It’s becoming hotter, and as long as there is water, the canals will run full.
Just remember: Canals not a place for cooling off.
One of these days luck will run out for residents and visitors who want to cool off in one of the many irrigation canals that meander through Churchill and Lyon counties.
With daytime temperatures rising into the low 90s and definitely hotter by July, the first inclination is to cool off.
Swimming pools are fine. Sprinklers are fine. A good cold shower also has two-fold uses.
But what’s not fine is taking the plunge in one of the many canal.
As we all know, when the tempers begin to soar — like they did last year in late June and early July — an increasing number of people begin swimming in the canals.
The majority of people use the V-line canal for recreational purposes from Casey and Bottom roads to the Lovelock Highway. Truckee Canal in the Fernley area also encounters a high number of users.
Canals are not clean nor are they safe.
Broken glass, sharp rocks, bad undertow currents near cross-structures present safety concerns.
The canals also carry high levels of bacteria. Nothing can be as unappetizing as sucking in a big gulp of water that has carried an animal carcass downstream. Furthermore, runoff from farmers’ lands carries herbicides and pesticides into the water.
Although local ordinances do not prohibit swimming in the canal, federal law does. The canal system is part of the U.S. Government’s Newlands Project, and trespassing inside the easement where the canals wind through the valley is illegal.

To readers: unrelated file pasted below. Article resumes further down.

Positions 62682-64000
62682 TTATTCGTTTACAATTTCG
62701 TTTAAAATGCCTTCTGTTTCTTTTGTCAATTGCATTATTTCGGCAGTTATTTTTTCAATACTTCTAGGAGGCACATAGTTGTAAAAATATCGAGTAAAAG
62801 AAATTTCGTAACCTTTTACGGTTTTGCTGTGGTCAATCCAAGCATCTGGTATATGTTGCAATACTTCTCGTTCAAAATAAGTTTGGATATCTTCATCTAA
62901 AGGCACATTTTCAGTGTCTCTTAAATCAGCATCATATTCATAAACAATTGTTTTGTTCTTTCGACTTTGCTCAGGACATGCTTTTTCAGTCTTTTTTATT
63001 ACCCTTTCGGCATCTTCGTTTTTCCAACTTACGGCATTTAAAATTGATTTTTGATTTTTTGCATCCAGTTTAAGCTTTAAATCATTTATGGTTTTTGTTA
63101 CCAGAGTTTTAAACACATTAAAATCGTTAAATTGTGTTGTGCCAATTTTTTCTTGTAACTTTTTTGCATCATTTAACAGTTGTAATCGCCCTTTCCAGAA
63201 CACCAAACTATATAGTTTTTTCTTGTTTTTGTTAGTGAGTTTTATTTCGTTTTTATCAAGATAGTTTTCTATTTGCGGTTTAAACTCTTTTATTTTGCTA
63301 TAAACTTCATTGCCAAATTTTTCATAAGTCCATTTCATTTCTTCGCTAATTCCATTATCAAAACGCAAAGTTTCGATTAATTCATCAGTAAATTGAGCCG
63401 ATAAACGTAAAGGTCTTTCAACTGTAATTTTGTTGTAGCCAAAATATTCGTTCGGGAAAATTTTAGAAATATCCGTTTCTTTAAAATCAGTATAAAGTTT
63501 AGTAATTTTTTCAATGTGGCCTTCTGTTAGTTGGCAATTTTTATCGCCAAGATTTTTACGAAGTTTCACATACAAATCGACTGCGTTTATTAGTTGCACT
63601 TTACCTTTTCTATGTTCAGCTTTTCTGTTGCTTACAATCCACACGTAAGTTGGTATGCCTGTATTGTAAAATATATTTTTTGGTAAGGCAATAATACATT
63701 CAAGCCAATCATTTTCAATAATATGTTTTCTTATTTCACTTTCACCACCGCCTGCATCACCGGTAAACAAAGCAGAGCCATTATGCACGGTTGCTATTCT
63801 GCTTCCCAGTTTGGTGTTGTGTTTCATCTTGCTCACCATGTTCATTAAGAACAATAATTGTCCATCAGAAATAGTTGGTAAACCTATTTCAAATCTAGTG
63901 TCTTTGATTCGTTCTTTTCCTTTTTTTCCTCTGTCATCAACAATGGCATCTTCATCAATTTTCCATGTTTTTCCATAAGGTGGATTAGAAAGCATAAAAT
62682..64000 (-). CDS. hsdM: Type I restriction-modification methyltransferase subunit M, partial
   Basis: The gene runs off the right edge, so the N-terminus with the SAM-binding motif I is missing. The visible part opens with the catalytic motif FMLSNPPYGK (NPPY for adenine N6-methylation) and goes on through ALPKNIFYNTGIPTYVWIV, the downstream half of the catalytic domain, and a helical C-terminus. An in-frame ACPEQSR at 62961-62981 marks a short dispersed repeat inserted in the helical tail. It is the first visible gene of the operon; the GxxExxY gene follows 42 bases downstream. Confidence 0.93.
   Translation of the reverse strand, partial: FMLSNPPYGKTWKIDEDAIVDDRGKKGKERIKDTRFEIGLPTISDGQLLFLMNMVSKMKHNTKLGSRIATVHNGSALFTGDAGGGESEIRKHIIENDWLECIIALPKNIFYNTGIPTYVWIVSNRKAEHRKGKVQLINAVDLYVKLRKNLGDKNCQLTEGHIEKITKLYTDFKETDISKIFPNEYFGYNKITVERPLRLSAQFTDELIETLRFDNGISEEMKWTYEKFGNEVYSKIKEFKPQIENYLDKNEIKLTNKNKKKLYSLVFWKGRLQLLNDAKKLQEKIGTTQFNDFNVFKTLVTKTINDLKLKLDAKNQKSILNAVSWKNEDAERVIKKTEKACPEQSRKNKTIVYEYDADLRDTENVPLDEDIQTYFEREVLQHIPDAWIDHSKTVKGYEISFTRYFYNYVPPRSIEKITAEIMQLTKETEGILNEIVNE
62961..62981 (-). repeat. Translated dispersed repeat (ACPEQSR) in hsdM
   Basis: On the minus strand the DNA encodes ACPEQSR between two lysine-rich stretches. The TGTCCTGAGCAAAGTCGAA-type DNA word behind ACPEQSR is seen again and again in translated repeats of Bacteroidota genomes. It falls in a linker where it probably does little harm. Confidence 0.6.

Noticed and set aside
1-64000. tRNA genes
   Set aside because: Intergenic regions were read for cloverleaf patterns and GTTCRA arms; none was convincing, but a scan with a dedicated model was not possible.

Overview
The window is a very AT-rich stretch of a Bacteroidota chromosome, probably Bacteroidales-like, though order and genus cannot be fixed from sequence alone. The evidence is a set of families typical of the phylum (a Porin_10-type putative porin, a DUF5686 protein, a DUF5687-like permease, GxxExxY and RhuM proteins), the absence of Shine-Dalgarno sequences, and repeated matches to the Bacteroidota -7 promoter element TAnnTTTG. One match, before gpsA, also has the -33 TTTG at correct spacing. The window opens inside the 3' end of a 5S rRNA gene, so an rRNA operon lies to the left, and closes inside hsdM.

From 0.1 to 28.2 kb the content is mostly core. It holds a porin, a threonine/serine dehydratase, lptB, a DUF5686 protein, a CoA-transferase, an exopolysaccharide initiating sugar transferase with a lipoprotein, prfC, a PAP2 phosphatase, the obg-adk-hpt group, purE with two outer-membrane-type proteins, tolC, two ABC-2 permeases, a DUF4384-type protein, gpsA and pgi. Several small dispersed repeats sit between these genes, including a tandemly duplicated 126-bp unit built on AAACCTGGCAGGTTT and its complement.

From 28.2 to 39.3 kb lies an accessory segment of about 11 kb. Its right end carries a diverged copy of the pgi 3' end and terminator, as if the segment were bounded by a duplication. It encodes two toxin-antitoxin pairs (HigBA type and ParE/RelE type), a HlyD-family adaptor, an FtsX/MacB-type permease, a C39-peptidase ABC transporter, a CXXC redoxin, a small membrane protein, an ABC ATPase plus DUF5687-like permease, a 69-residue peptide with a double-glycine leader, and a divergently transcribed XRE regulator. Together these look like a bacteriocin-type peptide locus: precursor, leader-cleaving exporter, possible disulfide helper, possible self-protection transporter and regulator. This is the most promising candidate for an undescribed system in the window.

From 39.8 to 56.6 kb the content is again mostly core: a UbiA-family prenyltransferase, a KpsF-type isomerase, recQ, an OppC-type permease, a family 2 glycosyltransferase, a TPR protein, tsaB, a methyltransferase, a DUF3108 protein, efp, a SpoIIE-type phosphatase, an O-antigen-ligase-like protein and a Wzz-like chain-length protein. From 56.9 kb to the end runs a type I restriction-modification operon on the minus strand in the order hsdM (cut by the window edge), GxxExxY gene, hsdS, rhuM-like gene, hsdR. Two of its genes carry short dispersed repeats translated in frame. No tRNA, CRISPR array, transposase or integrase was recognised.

When TCID officials or a sheriff’s deputy advises swimmers of the federal law, swimmers leave the canal without incident. Canals are a lifeline for the farmers and ranchers in this part of Nevada, and by using common sense, swimmers can avoid the dangers associated with the canals and not become a deadly statistic.
We have been very lucky that more people haven’t drowned in one of ours canals; however, it also seems like we experience at least one death in the canals, each situation avoidable. Almost five years ago, a California woman drowned in the T-Line Canal while trying to retrieve an all-terrain vehicle that had rolled into the water. Four years ago, a 57-year-old Fallon woman drowned in the A-line canal near Bottom Road and Strasdin Lane trying to retrieve her dog who wiggled loose from his collar, and several eyars ago a 6-year-old boy drowned in an irrigation canal near Allen Road. TCID or the local deputies aren’t trying to be mean and limit cooling off during these sizzling days of summer.
They don’t want anyone hurt or killed.
Editorials written by the LVN Editorial Board appear on Wednesdays. This editorial was first written four years ago and reprinted each year to warn people about the dangers of our canals.